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The battle against the ballot

The battle against the ballot

Author: Aarti Dhar
Publication: The Hindu
Date: March 19, 2004
URL: http://www.hindu.com/2004/03/19/stories/2004031901921300.htm

Their morale boosted by a huge rally of supporters earlier this month, naxalite groups in the tribal areas of Chhattisgarh and neighbouring Madhya Pradesh have intensified their campaign for a boycott of the elections, concentrating efforts on countering the work of the Rashtriya Swayamsewak Sangh and its myriad affiliates. Outfits such as the People's War and the Maoist Communist Centre are convinced that the conflict of ideologies will, in the near future, pit them against the RSS cadre who have spread their network in the tribal belt.

The PW held the rally in the inaccessible Abhujmad area of Bastar district when over 25,000 adivasis gathered to "express solidarity with the PW and its ideology." `Bhoomkal Diwas,' as the day was described, saw an unprecedented gathering, with supporters coming from the Dandakaranya region of Chhattisgarh, Madhya Pradesh, Jharkhand and Bihar to participate in what was apparently a "show of strength."

Bhoomkaal, meaning upheaval in the tribal Gondi language, was aimed at consolidating tribal support and giving a call, through the rally, for the boycott of the Lok Sabha elections. Speakers urged the participants to maintain their unique identity and not to be swayed by Christian or Hindu social service groups working in the region.

The PW leaders told their followers they did not subscribe to any religious philosophy and believed that the tribal people had their own unique identity and ideology. Particular exception was taken to the practice being urged on the tribal people to greet each other with `Ram Ram' or `Jai Ram.' Efforts allegedly being made to encourage the recitation of Ram Charit Manas and celebration of festivals such as Holi also came under criticism.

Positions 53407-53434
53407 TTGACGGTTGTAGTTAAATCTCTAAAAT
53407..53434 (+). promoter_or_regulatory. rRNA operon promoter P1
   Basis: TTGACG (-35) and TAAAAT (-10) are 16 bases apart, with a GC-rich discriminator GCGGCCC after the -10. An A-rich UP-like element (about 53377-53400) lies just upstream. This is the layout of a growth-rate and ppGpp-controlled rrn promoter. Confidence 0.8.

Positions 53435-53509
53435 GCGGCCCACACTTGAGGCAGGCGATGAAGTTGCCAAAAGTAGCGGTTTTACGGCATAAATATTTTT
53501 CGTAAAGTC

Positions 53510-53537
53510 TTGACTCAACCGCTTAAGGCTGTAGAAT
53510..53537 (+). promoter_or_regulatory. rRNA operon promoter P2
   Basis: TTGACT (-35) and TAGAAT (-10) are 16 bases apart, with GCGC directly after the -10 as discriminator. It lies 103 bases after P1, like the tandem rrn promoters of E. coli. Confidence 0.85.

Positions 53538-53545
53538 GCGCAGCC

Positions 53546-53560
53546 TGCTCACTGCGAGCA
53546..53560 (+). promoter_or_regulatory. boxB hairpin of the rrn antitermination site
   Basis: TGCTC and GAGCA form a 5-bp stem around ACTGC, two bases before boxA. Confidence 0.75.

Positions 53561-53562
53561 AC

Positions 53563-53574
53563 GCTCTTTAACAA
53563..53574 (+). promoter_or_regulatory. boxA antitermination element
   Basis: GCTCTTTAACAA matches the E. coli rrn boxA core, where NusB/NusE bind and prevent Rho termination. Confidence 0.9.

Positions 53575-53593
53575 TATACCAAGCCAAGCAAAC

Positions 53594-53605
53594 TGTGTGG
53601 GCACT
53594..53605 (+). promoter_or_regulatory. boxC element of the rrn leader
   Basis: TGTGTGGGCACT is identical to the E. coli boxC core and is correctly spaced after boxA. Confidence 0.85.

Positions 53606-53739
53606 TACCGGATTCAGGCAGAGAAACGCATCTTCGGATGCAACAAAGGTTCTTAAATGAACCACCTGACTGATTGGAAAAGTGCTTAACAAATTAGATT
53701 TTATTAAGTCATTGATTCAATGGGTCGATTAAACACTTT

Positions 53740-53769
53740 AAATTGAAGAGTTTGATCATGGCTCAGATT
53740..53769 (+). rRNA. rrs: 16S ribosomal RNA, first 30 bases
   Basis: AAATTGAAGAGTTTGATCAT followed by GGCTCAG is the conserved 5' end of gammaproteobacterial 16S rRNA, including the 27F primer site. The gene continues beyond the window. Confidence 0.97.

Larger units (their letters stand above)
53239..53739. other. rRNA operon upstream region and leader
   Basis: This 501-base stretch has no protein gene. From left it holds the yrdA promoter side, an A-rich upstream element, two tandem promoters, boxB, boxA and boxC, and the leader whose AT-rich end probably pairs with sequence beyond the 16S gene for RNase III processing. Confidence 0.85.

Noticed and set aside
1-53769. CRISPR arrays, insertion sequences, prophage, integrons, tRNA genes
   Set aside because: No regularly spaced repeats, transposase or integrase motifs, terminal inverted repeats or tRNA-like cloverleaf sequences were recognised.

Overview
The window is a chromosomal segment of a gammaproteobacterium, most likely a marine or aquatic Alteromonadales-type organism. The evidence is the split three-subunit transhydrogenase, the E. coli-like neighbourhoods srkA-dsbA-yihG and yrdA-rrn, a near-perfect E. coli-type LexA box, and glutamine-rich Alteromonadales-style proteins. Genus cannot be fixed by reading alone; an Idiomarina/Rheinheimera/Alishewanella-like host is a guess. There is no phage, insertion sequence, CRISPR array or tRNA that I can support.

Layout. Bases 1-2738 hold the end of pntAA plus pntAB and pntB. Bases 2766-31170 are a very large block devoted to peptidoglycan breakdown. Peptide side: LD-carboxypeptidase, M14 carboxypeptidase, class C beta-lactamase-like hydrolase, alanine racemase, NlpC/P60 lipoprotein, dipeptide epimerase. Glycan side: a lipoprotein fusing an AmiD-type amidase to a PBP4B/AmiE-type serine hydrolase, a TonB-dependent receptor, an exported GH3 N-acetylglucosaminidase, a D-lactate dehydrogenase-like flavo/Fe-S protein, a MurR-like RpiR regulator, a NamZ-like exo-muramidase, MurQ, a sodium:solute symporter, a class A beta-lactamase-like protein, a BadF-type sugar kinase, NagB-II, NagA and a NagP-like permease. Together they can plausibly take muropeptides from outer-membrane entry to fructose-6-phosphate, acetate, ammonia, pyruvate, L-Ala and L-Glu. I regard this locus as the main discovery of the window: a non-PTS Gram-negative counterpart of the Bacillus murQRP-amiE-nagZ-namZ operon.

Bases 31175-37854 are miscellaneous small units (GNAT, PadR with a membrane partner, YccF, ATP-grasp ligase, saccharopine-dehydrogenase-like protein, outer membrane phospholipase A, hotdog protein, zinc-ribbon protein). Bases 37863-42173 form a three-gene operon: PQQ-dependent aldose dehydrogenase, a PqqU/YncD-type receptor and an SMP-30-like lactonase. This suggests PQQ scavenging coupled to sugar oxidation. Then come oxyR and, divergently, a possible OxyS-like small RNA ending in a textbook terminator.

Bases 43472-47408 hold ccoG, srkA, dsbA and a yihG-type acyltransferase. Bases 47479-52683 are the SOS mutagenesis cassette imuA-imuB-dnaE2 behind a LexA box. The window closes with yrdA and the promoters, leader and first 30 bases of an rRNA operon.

Naxalites who do not allow the local administration to enter their `domain,' have permitted missionaries and social organisations to provide education and healthcare facilities to the villagers. But they say a firm `no' to the promotion of any religious philosophy.

In fact, the jungle wale bhaiyya (brothers from the jungle) have opposed classes on culture and religion in the Ekal Vidyalayas and have now started `threatening' the churches for attempts at conversion. In the naxalite areas, the Ekal Vidyalayas are often referred to as Gram Shiksha Mandirs. Religious discourses have been done away with.

Taken unawares by the response to the rally, the local administration said the people gathered out of fear of the naxalites. No village would of course ever say that a naxalite was an outlaw or had violated the law of the land.

The PW is also preparing for the elections, which it wants boycotted. It revamped its organisational set-up to avoid arrests due to the heavy presence of paramilitary forces in the region.

The Dandakaranya Adivasi Kisan Mazdoor Sangh has been disbanded and a new unit, Party Cell, created at the village level. Each cell has three to five members and will function at the lowest village level.

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